Meet the Chief Justice of California Supreme Court

California

(KRON) – The second woman and first Asian-American to lead the State Supreme Court, Tani Cantil-Sakauye has three-years to go in her 12-year term.

You may be surprised by her drive to improve your relationship with California’s court system. 

She is a dynamic woman with a vision. 

You likely recognize the nine members of the U.S. Supreme Court. How about the seven members of the State Supreme Court? 

“Over 90-percent of the case law is made at the state court level. Over 90-percent of cases that affect your life are made in state court not a federal court but does anyone understand that? No, so I think there’s a huge need for an educated public,” Cantil-Sakauye said. 

Chief Justice Tani Cantil-Sakauye is passionate about the court’s responsibility to serve the public and the public’s need to know how the courts affect their lives.

Of the three branches of government:

  • The Executive – the Governor
  • The Legislative – the lawmakers
  • The Judicial – the courts

“The third branch is probably the least understood, least discussed but the most needed in crisis,” Cantil-Sakauye said. 

The state court touches everyday people in all kinds of real-life problems and in California, she oversees it all.

Growing up in Sacramento in a working-class Filipino family, to earn money she worked a number of regular jobs. 

“I had a blackjack job when I had just complete my first year in law school,” Cantil-Sakauye said. “Later on, that experience really helped inform me to pick a jury. It helped me question witnesses, it helped me read body language and understand non-verbal behavior.”

As Chief Justice, she does not hesitate to speak out publicly criticizing ICE agents for making arrests at state courthouses. 

“To have a federal policy to come into the courts, state courts to arrest people on very often civil immigration warrants is to create terror,” Cantil-Sakauye said. 

She set in motion efforts to eliminate the controversial ‘cash bail’ system. 

“People arrested ought to be evaluated not by the size of their wallet or bank accounts but on who they are and background and history and ability to be back in court as directed and also to not re-offend,” Cantil-Sakauye said. 

She was appointed Chief Justice in 2011 by Republican Governor Schwarzenegger but in 2018, she decided to leave the GOP for “no party affiliation.”  

“I left the Republican party for a host of reasons,” Cantil-Sakauye said. “When I saw the Kavanaugh hearings and saw how they were conducted, saw my daughters, their reaction at that point, I decided that the Republican party label didn’t fit my values my professional life and I moved on from it.”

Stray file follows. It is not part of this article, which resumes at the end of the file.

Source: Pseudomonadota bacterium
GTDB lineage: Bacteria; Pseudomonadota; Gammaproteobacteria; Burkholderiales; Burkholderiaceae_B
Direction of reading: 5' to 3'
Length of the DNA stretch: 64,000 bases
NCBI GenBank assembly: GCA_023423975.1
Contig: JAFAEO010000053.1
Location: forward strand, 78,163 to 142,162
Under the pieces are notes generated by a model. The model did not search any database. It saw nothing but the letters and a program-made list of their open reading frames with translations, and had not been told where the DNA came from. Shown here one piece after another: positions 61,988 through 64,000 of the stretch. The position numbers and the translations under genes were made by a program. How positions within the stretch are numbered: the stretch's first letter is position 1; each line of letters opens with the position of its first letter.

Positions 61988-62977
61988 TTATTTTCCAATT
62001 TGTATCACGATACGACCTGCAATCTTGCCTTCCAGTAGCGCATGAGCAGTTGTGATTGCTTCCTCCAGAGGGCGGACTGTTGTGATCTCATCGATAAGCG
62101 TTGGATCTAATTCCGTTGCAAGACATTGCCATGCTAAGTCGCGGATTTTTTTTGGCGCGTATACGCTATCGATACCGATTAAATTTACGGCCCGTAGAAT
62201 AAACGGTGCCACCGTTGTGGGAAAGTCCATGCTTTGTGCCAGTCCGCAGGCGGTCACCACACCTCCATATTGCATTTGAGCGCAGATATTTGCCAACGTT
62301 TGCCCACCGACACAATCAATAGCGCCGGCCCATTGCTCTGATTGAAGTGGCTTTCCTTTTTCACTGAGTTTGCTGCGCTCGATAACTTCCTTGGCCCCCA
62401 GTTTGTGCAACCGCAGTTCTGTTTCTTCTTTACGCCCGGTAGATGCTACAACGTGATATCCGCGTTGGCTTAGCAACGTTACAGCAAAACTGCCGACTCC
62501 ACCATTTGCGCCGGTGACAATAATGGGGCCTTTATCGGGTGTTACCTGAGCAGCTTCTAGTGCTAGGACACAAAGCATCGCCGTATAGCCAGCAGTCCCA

As the fights over Roe v. Wade and other social issues heat up, the Trump administration has been criticized for stacking the federal courts with staunch conservatives but she reminds us, the Democrats have done the same thing. 

“A good example is Jimmy Carter appointed the 9th Circuit and fill eleven positions in this presidency. That’s a lifetime appointment,” Cantil-Sakauye said. 

When it comes to the U.S. Supreme Court:

“Sandra Day O’Conner, she is my absolute favorite. Her work on the Supreme Court was unifying. She was the swing vote. She was the one that brought the court together,” Cantil-Sakauye said. 

And the popularity of Ruth Bader Ginsberg:

“It’s delightful. My 21-year-old daughter has a statute of her in her bedroom,” Cantil-Sakauye said. 

Outreach to young and old with her K-through-12 and adult civics initiative, a court navigator program for people confused by the system, language interpreters, multilingual signs and more, they all mark, her mission, her legacy, who she is as a Chief Justice.

“We must ensure that income inequality does not translate into a two-tier justice system,” Cantil-Sakauye said.  

So is justice for all?

“Absolutely, absolutely. It has to be for everybody, the minute it isn’t. Is the minute it’s not justice,” Cantil-Sakauye said. 

The Chief Justice is married with two daughters.

Nationwide white men make up 30-percent of the population but 56-percent of the Justices on State Supreme Courts.  

California, however, has one of the most diverse courts in the nation.

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